I am a PT and Pilates teacher by trade but follow no exercise or movement plan myself. But something must be right because I feel better than I ever have done mentally, I have no aches and pains (apart from when I sit in the same position for too long) I can lift heavy objects in the garden, run upstairs without panting, run 5 miles ok, carry heavy shopping and can do all the things I want to in my life. But I do no formal, planned exercise?

Yes, but..

I move and am physically active when I feel like it. And if I don’t because life gets in the way that’s ok too.

I eat and drink when I am hungry and thirsty.

I have slowed down.

I move sometimes to a point where my heart rate is increased. I don’t always get sweaty. I run outside if I feel cross about something and it helps.

I am ok with being still and quiet. I realise that for me it is as important as movement. When I feel overwhelmed it helps.

I am aware of my sleep and go to bed early when I can.

I read and am really curious about my movement and mental health

When I question my trade but write the above I understand why I do what I do. I stepped away from the obvious parts of the industry that I felt uncomfortable with, the parts that didn’t align with what I believed in and instead I created a different environment.

I listen to your story and match the movement to this story. I understand and give you permission to feel absolutely ok when you cancel a session or when you don’t put sleep, food and movement at the top of your list. If you’re struggling to listen or follow what I’m saying it’s probably because you have a lot going on in your life and head, I understand. There are so many barriers people face when they want to move more, it is not as simple as just fitting it in, I understand. Getting in contact with me can be a really big thing, not because of me but of other things that have happened in your life, if it’s easier to text, I understand. You want to see a real face rather than do an online workout, I understand.

If you are suffering from mental health issues we read that exercise can boost our mood and this can be true. But for some with mental health issues it can feel really hard to get out of bed some days, to look someone in the eye, to talk, to smile, I know. Some exercise environments can cause more stress. Sometimes exercise can go hand in hand with an anxiety and certain types of exercise, physical activity and sport do not help, I know.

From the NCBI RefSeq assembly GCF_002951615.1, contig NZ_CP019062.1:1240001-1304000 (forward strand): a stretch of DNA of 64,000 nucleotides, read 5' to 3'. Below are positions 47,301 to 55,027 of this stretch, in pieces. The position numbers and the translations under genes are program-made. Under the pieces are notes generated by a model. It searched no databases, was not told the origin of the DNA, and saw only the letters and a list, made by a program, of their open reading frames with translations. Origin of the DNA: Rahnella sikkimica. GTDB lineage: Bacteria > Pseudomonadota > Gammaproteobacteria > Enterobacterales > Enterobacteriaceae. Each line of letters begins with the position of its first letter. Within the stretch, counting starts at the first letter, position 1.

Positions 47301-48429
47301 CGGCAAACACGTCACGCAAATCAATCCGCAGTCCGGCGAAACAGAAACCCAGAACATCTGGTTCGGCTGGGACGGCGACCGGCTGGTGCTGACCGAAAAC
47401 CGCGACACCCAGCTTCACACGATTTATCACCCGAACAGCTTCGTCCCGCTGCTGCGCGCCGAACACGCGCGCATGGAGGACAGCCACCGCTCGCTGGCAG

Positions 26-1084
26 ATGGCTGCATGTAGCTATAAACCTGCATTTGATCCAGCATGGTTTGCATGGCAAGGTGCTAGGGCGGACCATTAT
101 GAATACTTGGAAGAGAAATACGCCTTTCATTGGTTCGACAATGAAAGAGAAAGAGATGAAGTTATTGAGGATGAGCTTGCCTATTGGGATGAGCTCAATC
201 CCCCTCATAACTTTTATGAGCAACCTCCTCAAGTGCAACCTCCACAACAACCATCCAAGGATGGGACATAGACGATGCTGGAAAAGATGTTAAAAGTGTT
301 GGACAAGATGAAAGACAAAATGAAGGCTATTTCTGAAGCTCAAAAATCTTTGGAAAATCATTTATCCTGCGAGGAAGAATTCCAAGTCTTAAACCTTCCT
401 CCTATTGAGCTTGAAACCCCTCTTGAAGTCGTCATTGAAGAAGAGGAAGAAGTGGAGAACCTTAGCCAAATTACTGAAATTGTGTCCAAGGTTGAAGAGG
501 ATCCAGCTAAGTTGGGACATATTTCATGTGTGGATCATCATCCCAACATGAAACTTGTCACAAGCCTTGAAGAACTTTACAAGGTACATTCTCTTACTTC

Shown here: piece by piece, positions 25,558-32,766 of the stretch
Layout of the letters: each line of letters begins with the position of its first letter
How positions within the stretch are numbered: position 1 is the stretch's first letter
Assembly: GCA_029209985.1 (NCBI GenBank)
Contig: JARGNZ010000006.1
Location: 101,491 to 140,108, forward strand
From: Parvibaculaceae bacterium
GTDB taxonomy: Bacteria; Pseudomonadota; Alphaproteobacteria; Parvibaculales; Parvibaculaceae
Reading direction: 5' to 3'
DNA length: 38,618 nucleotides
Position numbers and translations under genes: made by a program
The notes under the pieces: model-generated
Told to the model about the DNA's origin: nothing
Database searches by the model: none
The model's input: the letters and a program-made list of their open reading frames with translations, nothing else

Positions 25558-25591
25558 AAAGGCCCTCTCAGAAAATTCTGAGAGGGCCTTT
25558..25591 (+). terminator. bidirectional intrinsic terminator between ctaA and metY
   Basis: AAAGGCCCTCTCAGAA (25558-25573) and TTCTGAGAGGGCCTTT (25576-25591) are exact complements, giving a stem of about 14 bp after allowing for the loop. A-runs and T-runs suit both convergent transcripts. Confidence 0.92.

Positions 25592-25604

I plan the session but tweak when I hear what type of day you have had. I help you connect with your body and stop the chatter in your head through Pilates. Once we connect with our bodies, understand what’s going on and start to feel, lots of great things can happen. I encourage you to think about your space, to ground your feet, to lengthen your spine and bring your gaze up. I bring like minded people together in a community, I think carefully about who’s together in a group. I help people realise that exercise doesn’t have to be painful, there is no need to over achieve, you do not have to feel it the next day and you don’t have to clock miles, count squats or dread the time that you have committed to being physically active, to feel good in your body. I have a number of clients who had negative memories of PE at school, some are more introverted so rooms with lots of people, bright lights and noise is too overwhelming. Some who simply like the environment I work from (they like the smell of the wood walls, the absence of mirrors and clocks, the space only made for a maximum of 5 people) and some who come to be with friends.

I have a client who said to me on our first meeting “I don’t do running” but needed help because she did not know how to be physically active. I was kind and guided her though movement and exercise which helped give her confidence in her body. 3 years later she asked me if I would help her run a marathon (and I didn’t run it with her, she did it by herself) During this time she changed her life dramatically and now walks in to see me each week and tells me herself that she needs to run to process her thoughts. I am proud of her for running a marathon. I am also really proud that she listens to her body.

And this is what I do.

So if you want miles counted and plans formulated, weight lowered and body fat loss don’t come to me, I’m not very good at that. If you want to do the latest fitness and diet regime that you have seen on social media don’t come to me, I don’t know about that. If you want to be bikini ready for a holiday, you can come to me but I will tell you that you are ready right now, you are more than ok just as you are and I hope you like that.

But if you want to look at movement, physical activity and exercise in a different way, I may be able to help. You may simply like my space and the way I teach in the same way that you like to put treacle on porridge. Not everyone likes it and it’s not essential but it’s that extra something that might make it a little bit better. I hope that if the porridge were your mental and physical health then what I offer is simply the treacle. I hope I offer that extra something that simply helps it all feel a little bit better.